State of the Union: Obama Calls on Congress to Send Him Immigration Bill

President Barack Obama focused most of his State of the Union address on the country's economic situation and gun control, despite a heated debate over U.S. immigration policy over the past couple of weeks.

Fitting the issue in between student loans and women's rights in the workplace, Obama took a centrist approach to immigration reform. He praised lawmakers for working on bipartisan immigration legislation and called on them to send him a comprehensive immigration reform bill in the next few months.

"As we speak, bipartisan groups in both chambers are working diligently to draft a bill, and I applaud their efforts," Obama said, amid applause from a number of lawmakers.  "Now let's get this done. Send me a comprehensive immigration reform bill in the next few months, and I will sign it right away and America will be better for it."

Eight Republican and Democratic senators are working to complete a bill by next month.

Send me a comprehensive immigration reform bill in the next few months, and I will sign it right away and America will be better for it.

— U.S. President Barack Obama

An aide says the four Democrats in the group — Chuck Schumer of New York, Dick Durbin of Illinois, Robert Menendez of New Jersey and Michael Bennet of Colorado — plan to update Obama on their progress during a meeting at the White House on Wednesday.

The president said that immigration reform needs to both strengthen the border while providing a path to citizenship to the 11 million undocumented immigrants living in the U.S. Under his administration, the number of illegal crossings is at a 40-year low and the president has made it a priority to put more Border Patrol agents on the U.S.'s southern border, Obama said.

A path to citizenship, which includes background checks, paying taxes and learning English, is necessary to any type of proposed immigration reform.

"Real reform means fixing the legal immigration system to cut waiting periods and attract the highly-skilled entrepreneurs and engineers that will help create jobs and grow our economy," he said.

Florida Sen. Marco Rubio, who delivered the Republican response to the State of the Union address in both English and Spanish, echoed Obama's call that immigration reform could help attract highly educated immigrants who could help the U.S. economy grow. The young senator is one of the rising stars of the GOP and one of the eight Republican senators working on the bipartisan immigration bill.

"We need a responsible, permanent solution to the problem of those who are here illegally," said Rubio in a speech which pundits said he looked nervous and overwhelmed. "But first, we must follow through on the broken promises of the past to secure our borders and enforce our laws."

In terms of the economy, Obama declared the nation is unquestionably stronger, but he conceded America's economic revival is an "unfinished task." He challenged a deeply divided Congress to compromise in the country's interest on ways to boost job creation and strengthen the middle class.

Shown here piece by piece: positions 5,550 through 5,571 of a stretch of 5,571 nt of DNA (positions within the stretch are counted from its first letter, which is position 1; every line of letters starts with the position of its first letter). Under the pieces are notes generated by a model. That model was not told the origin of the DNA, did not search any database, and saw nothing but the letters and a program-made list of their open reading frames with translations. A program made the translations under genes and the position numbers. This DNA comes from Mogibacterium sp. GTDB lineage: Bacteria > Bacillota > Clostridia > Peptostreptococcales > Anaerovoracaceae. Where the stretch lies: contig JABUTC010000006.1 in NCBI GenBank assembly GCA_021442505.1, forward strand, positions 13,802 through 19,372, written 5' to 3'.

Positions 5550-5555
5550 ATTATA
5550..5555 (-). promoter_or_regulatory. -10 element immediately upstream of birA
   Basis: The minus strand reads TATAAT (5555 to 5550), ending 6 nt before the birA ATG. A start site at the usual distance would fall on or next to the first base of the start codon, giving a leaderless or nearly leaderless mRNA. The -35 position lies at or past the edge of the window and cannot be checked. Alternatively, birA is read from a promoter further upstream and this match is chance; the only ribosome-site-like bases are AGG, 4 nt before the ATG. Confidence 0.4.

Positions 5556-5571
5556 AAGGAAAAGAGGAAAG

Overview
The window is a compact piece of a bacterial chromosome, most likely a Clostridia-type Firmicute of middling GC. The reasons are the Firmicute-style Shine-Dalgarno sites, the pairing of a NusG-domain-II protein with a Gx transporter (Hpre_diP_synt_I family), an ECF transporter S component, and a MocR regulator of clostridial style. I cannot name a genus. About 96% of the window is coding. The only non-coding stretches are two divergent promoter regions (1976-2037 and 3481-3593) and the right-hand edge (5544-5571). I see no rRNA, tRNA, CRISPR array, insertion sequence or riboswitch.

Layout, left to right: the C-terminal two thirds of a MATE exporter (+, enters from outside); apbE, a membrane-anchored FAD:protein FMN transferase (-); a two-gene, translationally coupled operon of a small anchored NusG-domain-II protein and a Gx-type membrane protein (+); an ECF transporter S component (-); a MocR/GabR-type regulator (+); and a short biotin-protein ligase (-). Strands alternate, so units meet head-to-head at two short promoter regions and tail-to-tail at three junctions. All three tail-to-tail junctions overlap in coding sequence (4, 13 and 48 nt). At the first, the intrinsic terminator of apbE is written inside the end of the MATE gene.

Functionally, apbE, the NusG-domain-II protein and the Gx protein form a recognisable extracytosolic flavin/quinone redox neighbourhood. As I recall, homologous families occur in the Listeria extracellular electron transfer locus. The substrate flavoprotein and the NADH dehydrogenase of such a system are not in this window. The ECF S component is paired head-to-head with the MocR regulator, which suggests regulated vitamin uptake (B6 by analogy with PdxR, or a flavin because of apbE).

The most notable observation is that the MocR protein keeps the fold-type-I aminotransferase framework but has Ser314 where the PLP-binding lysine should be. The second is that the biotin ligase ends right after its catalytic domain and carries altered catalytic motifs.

In specific proposals for his second term, he called for increased federal spending to fix the nation's roads and bridges, the first increase in the minimum wage in six years and expansion of early education to every American 4-year-old.

The president also pledged to cut the number of U.S. troops in Afghanistan in half within a year.

In a speech centered squarely on jump-starting the economy, Obama sought support from Republicans by asserting that his proposals would not increase the deficit "by a single dime." But with unemployment persistently high and consumer confidence falling, he pressed a case for a significant government role in reigniting economic growth.

"The American people don't expect government to solve every problem; they don't expect those of us in this chamber to agree on every issue," he said. "But they do expect us to put the nation's interests before party. They do expect us to forge reasonable compromise where we can."

"It is our unfinished task to restore the basic bargain that built this country — the idea that if you work hard and meet your responsibilities, you can get ahead, no matter where you come from, what you look like, or who you love," Obama said, speaking to a joint session of Congress and a television audience of millions.

Rubio sought to draw a contrast with Obama in excerpts of his GOP response, saying economic opportunity "isn't bestowed on us from Washington."

"It comes from a vibrant free economy where people can risk their own money to open a business. And when they succeed, they hire more people, who in turn invest or spend the money they make, helping others start a business and create jobs," Rubio said in the excerpts, released before Obama spoke.

The president's address marked the most specific outline of his second-term agenda since winning re-election, and included proposals for increased spending on manufacturing, infrastructure and education. His focus on jobs and growth underscored the degree to which he is still hampered by the economy, even as he pursues a bolder agenda including overhauling the nation's immigration laws, enacting stricter gun-control measures and tackling climate change.

Obama's proposals, many of which are repackaged versions of initiatives that stalled in his first term, face an uncertain future on Capitol Hill, where Republicans retain control of the House. The GOP is most ardently opposed to Obama's calls for legislating more tax revenue to reduce the deficit and offset broad automatic spending cuts — known as the sequester — that are to take effect March 1.

The Associated Press contributed to this report.

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